Demand is the rate at which energy is used, typically measured in kilowatts. Consider, for example, a 100-watt light bulb. In ten hours, this bulb will consume 1 kWh; throughout that period, the utility must meet demand of 0.1 kW.
Utilities generally account for demand by tracking the average usage in each quarter hour; the highest measurement (peak demand) is chosen for the monthly bill. Two similar customers may use the same total amount of energy in a month; the customer with higher demand will have a higher bill because of utility demand charges. This is done to ensure that each home or business pays a fair share of the cost of the grid as a whole. Demand charges usually vary by time of day and possibly by month. They were established because it is drastically more expensive to produce power at peak times. They are a powerful incentive to monitor and lessen use of peak energy.
A home or business may have solar panels installed to reduce the total amount of power pulled from the grid. A solar installation typically produces energy at the time most needed — sunny summer days when everyone is running air-conditioning (peak load). This can dramatically reduce utility demand charges and must be factored into solar energy costs.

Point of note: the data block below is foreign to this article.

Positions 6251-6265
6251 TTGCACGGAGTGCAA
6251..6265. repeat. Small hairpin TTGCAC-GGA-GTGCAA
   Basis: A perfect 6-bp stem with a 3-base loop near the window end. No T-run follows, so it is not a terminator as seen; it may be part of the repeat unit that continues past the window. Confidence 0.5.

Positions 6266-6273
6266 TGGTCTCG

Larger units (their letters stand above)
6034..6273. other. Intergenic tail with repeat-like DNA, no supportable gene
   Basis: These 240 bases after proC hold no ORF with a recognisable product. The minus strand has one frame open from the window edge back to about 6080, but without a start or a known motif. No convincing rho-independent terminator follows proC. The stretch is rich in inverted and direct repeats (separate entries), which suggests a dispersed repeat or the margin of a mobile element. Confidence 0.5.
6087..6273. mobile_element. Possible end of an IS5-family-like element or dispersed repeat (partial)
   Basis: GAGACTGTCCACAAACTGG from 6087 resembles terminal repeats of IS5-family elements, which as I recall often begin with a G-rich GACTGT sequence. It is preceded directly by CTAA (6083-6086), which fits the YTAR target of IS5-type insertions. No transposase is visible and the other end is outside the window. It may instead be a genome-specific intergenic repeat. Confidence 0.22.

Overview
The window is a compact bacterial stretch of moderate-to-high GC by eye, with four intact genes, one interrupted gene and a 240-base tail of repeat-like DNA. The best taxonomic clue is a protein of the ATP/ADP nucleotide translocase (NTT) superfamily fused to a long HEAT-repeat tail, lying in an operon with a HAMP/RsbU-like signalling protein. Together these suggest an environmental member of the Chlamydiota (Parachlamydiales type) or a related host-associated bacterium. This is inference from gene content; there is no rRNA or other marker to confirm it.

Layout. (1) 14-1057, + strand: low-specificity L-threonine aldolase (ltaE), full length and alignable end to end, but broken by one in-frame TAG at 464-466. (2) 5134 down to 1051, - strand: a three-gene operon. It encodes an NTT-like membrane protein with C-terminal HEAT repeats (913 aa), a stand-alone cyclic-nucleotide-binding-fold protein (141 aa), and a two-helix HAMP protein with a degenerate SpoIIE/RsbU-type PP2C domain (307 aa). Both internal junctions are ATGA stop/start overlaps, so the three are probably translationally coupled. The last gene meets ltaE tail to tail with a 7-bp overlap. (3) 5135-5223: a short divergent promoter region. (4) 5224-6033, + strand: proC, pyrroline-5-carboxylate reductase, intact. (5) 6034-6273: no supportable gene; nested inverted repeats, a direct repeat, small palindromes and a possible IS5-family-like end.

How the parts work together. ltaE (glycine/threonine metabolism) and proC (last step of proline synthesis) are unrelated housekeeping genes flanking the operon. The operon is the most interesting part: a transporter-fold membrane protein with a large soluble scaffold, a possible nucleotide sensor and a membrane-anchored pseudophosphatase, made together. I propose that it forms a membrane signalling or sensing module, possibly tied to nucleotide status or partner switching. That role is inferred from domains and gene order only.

However, the site may still require relatively high demand during some part of the day, leading to high utility demand charges. For example, a large grocery store may turn up the air-conditioning system at noon on a very cloudy day. Some “solar utilities” sell power storage systems that use batteries to regulate the electricity a site requires during peak hours, thereby lowering demand charges at the end of the month. Weighing utility or solar, utility vs. solar, can be very complex.
Most industrial and commercial buildings pay utility demand charges. It is rare for residential customers to pay these charges. (Demand-and-consumption meters are usually much too expensive to install on every home.)